Monday, April 13, 2009

The Absolutely True Diary of a Part Time Indian

Sherman Alexie has joined the number of literary writers who have penned a Young Adult novel to great acclaim. The author of short story collection, THE LONE RANGER AND TONTO FISTFIGHT IN HEAVEN (part of which was turned into one of my favorite movies - SMOKE SIGNALS) writes a somewhat autobiographical novel about Junior - a kid growing up on the Spokane Indian reservation. He leaves the rez to go to an all-white school in a farm town. He illustrates his story with cartoons. It is funny, sad, funny, hilarious and funny.

I haven't read a lot about reservation life in our time. As far as indian books, Sharon Creech is a favorite, RAIN IS NOT MY INDIAN NAME looks good (although I haven't read it yet) and PIGS IN HEAVEN (and it prequal, THE BEAN TREES) by Barbara Kingsolver is amazing.

Tuesday, April 07, 2009

Why I am the best/worst mother in the world.

I am paying my teenage son $25 to read Stephen King's THE STAND this summer. Am I a crazy person? The book is enormous, but is the only end-of-the-world, "Oh-my-God-we're-all-going-to-die!!!" book that I have ever read and re-read. And re-read it I have! About 15 or so summers I spent a week or so freaking myself out on purpose with this book. Planning my own plague scenario. Where would I live? What would I do? How would I get to Boulder? (Because I'd have to get to Boulder!) Would I be brave like Dana? Would I be able to go through the tunnel? Would I bring a backup flashlight for the love of all things holy???

I love this book and I want my son to read it now that he is old enough. And if it costs me a double sawbuck and a fin - oh well...

Now if I could negotiate a price with my 11 year old to get him to cut his hair... Do you think I could fake a mouse incident like Pa in LITTLE HOUSE ON THE PRAIRIE?

The answers to these questions and the long awaited (and much procrastinated) Summer Reading Book Reviews coming soon!

Thursday, April 02, 2009

My Apology...

Here is my apology to science fiction and fantasy. In the past I was one of those people who would say, "I love to read everything except science fiction and fantasy." (And I would say science fiction and fantasy in a tone of voice that implied that I found them about as appealing as a bucket of vomit.)

But now that I have matured and had my comfort zone forcibly expanded by librarianship, I find that my four favorite books of the last 12 months are ALL science fiction or fantasy! Shocking, I know!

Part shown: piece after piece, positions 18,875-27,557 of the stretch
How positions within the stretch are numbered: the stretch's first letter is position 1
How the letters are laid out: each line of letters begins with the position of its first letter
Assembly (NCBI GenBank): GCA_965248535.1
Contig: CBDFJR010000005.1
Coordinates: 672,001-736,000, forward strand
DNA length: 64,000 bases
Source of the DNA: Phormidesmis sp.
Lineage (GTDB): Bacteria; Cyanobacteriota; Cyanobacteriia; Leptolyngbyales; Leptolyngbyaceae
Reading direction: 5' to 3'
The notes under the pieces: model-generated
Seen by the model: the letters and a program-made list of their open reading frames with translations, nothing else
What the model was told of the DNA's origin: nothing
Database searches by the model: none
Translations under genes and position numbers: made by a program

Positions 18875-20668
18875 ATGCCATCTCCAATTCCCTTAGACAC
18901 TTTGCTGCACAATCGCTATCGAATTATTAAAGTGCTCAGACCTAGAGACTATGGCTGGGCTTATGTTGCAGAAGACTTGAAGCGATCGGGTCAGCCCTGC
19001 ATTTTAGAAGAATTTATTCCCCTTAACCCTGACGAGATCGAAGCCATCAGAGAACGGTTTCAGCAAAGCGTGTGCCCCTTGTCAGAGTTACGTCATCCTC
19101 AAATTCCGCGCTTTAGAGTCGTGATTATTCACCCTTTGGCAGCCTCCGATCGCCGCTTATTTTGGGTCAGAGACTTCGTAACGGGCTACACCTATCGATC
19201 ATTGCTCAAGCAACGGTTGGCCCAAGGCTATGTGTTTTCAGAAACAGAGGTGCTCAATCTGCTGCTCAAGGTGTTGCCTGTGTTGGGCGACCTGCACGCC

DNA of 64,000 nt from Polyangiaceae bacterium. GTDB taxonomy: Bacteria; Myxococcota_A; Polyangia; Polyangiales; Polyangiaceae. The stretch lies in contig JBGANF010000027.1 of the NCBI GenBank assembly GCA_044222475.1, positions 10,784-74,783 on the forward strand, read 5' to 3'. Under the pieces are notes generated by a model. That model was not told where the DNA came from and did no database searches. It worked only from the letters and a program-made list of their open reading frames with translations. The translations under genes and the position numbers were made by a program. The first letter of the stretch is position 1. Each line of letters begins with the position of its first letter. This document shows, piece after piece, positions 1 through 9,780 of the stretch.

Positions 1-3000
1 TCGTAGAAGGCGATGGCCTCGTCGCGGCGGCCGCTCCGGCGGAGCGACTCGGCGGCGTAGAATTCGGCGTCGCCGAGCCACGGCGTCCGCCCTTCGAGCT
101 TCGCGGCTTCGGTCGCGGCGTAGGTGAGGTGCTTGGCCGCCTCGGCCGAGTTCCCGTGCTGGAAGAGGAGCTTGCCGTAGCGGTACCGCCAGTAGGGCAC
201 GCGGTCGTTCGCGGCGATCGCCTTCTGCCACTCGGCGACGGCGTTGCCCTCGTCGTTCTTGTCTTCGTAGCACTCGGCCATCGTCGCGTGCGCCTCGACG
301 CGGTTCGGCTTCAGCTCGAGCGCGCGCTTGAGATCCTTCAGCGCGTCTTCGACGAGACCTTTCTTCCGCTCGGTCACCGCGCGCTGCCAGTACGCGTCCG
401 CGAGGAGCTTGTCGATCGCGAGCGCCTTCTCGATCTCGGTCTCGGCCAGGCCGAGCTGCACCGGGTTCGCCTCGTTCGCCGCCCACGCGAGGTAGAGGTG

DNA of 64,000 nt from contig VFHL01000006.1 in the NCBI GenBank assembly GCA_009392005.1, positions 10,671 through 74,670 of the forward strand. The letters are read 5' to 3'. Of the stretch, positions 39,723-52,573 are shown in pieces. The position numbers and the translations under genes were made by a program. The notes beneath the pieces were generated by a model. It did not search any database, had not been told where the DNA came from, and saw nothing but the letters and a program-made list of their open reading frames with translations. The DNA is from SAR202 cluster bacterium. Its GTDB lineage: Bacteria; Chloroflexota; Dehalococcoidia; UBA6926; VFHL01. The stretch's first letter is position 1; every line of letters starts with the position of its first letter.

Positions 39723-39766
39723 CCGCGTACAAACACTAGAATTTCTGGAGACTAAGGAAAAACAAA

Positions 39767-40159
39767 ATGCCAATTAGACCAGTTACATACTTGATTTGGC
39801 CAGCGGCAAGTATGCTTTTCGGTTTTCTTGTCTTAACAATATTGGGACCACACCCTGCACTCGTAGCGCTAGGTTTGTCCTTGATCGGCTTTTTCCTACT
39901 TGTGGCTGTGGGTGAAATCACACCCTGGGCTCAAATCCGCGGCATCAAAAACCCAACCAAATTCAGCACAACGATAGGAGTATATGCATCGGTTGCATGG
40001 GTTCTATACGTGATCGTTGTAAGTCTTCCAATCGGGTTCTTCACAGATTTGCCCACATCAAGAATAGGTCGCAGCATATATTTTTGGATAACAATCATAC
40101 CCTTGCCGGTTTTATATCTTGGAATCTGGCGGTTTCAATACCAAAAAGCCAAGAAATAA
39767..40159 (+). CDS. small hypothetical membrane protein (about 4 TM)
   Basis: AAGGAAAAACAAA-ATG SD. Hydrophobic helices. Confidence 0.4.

I am 152 pages into THE KNIFE OF NEVER LETTING GO by Patrick Ness and it is blowing my mind! It is the story of a boy who is the youngest person in his town at nearly 13 years old. At the age of 13, every boy in town goes through something horrible (I don't know what it is yet, and I can not WAIT to find out. I bet it is grisly!) There are no women or girls in the town because they were all killed by a virus that made everyone's thoughts audible to everyone else. Which seems like it would be handy, but is actually horrible. This book is amazing and I can't believe I am wasting time finally blogging when I could be reading it!

The next book I adored was UNWOUND by Neal Schusterman - the story of a future where we parents are finally able to get rid of teenagers who aren't living up to expectations. It seems like a brilliant idea in theory, but I am sure you will not be surprised that it goes horribly, horribly wrong. I desperately wanted this on summer reading this summer, but it won't be in paperback for awhile. Next year, for sure!

by Suzanne Collins (who wrote the GREGOR books for middle schoolers which I may or may not read on my own for fun because they are great) shows a different future of expendable teenagers. (Are you sensing a theme here? Horrible things happen to teenagers in these books! It makes me not even care that I am getting old and wrinkly and my body is falling apart. I am safe by virtue of being over 18. Whew!) In this case - in a future America, two kids from each district (regions like New England, Appalacia and the rust belt are now numbered 1-12 and it is no fun to live there) are sent to district one - the happiest, richest and most powerful district (the former California - figures...) from which they are sent to the Survivor-type "Hunger Games" where they go up against the 23 other contestants in a battle to the death. This is probably the most violent book I have ever liked. It isn't graphic (well a little) but they aren't kidding about the last man standing thing. Yikes. But it is so good and I can't wait for the sequal to come out (on September 1 which is circled on my calendar!). Look at all the parentheses in this paragraph. See what this book has reduced me to? It is brilliant.

And finally TENDER MORSELS by Margot Lanagan which was brilliant and weird and disturbing and a little painful, but also the most original thing I have read in ages. It is a fairy tale with its boots in the muck. It tells the story of Snow White and Rose Red, but in such a strange way that I didn't even recognize it until I had finished it and read a review and went, "Oh yeah - of course!" The basic plot is a young girl who is horribly abused by her father is allowed to live in heaven before her time. But a nasty little thief begins to break down the membrane between her world and the real world with massive consequences. And bears.

I swear I will start the summer reading reviews soon.